“I am not convinced beyond a reasonable doubt that the character of Jesus in the New Testament describes a real, single man who lived historically.”
    The majority of NT scholars and ancient historians think differently to you. Why is it that you criticise christians for ignoring evidence, and then you do exactly the same?

    “I think it’s likely that ….”
    Your musings here are based on less evidence than the beliefs your are criticising. Don’t you see how this makes your claims to be rationalist and sceptical look so hollow? And how do stand against your own words: “I admit that I don’t have good-enough reasons to believe this. Normally, that would mean I don’t believe it, or at least not until I have better reasons. But in this case, I don’t care that I don’t have good reasons; I don’t care that the evidence is lacking. I want to believe”

    “See my previous post here, where I review David Fitzgerald’s book “Nailed,” for my reasons for this.”
    Do you not know that Fitzgerald is not a recognised peer-reviewed scholar? That he ignores some facts contrary to his hypothesis? Read this review by a fellow atheist to see how bad this book is. Why is it that so many thoughtful atheists such as you criticise christians for believing the Bible then base your views on a books so demonstrably biased and unhistorical? Your view is a little like a young earth creationist standing against the scientific consensus.

    “A miracle is, by definition, the least likely explanation for something.”
    Maybe by your definition, but not by mine. You are sort of following David Hume’s logic here, but are you not aware that Hume’s logic has been shown to be at least highly contestible, and possibly totally refuted? For more on this, see John Earman: Hume’s Abject Failure.

    Further, many (most?) atheists believe that the universe came out of nothing, without a cause (that is when they don’t shrug their shoulders and avoid the logic of the Cosmological argument by saying “we just don’t know”). Either answer is (IMO) more difficult to respect and believe than the christian belief about the resurrection, yet I wonder why you haven’t trained your critical guns there?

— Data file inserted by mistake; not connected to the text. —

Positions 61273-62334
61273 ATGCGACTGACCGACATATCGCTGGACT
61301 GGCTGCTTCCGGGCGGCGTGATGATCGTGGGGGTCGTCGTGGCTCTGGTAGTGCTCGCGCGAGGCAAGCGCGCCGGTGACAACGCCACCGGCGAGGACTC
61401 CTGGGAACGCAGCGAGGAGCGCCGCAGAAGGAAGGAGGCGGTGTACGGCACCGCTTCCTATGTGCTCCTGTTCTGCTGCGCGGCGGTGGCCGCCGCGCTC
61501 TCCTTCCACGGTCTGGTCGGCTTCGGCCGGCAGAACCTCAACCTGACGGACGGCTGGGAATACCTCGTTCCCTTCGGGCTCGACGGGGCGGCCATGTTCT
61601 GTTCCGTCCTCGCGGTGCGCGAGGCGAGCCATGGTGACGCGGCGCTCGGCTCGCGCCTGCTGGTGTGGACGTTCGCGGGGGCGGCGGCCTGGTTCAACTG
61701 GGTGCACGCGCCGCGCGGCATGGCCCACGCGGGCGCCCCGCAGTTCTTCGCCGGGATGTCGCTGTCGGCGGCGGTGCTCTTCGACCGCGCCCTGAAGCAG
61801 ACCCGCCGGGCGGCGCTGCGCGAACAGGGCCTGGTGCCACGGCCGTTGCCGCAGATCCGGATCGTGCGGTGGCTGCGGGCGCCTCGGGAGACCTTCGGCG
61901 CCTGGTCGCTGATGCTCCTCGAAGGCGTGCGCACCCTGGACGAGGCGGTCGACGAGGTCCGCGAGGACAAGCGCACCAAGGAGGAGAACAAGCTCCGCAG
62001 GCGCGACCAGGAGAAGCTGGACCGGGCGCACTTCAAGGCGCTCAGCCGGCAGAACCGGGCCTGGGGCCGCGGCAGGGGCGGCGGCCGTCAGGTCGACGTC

“I have asked Christians on multiple occasions how they can believe such a claim – that Jesus came back from being dead, without technological aid.”
    Well let this christian give a different answer.

    1. The best secular historians conclude Jesus did indeed exist and we can know a lot about his life.
    2. From the sections of the gospels that are accepted as genuine by most secular historians, we can construct a good case for Jesus claiming to be divine.
    3. From the Cosmological and Teleological arguments we can construct a compelling case for the existence of a creator and designer of the universe. (The objections to these two arguments are really very weak.)
    4. Like many in the first century who saw and heard him, I find the teachings and person of Jesus very attractive and inspirational. I trust him as a person.
    5. It is therefore reasonable to conclude that Jesus could indeed have been divine.
    6. The majority of secular scholars believe the following statements are historically true: (i) Jesus was executed and buried in a tomb, (ii) the tomb was later empty, (iii) his followers had some experience of him alive after that (whether hallucination, imagination, vision, physical reality, or whatever), and (iv) belief in the resurrection was a major impetus to the growth of christianity, despite many of his followers suffering violent death because of their belief.
    7. While recognising that resurrection cannot occur in the natural course of events, it is quite possible that a creator God could raise Jesus from death, and there is no other hypothesis that is really believable – this is shown by the great number of desperate attempts to find one. It is therefore reasonable to believe that is indeed what happened.
    8. Yes, you are right, resurrection does not prove Jesus was divine. That is a conclusion one draws from his life and character. But it is a good confirming pointer to it.

    “Looking forward to your thoughts.”
    Well now you have them! : ) Thanks for the opportunity. May I suggest you think again about the things you have written here?

    Best wishes.

  4. While some of your points might be justified, some of them are either mistaken or are making extrapolations based on further unjustified ideas, such as the reliability of the cosmological or teleological arguments, both of which are only successful when speaking to someone who only has mild doubts about the supernatural claims involved, such as my brother saying he has no issue believing in Jesus and the resurrection, but some problems involving the age of the earth, since he thinks the bible says it is 6000 years old, when even I, a fairly outspoken atheist and student of religious studies, could tell him that nowhere in the bible does it explicitly give an age for the earth and that there are more theologians who agree with science, that the earth is billions of years old, than those who try to weasel out of it by saying God just made the earth look older than it is, or even more ridiculous, that Satan did it.

    I imagine you could conceivably agree with me on that claim about the Bible in relation to claims about the age of the earth, but you clearly already have rooted presuppositions about the divine and its supposed revelation to humanity that you’ll try to find any support you can for its truth, even from those who don’t believe in most of the claims you make, excepting those that conveniently agree with your own.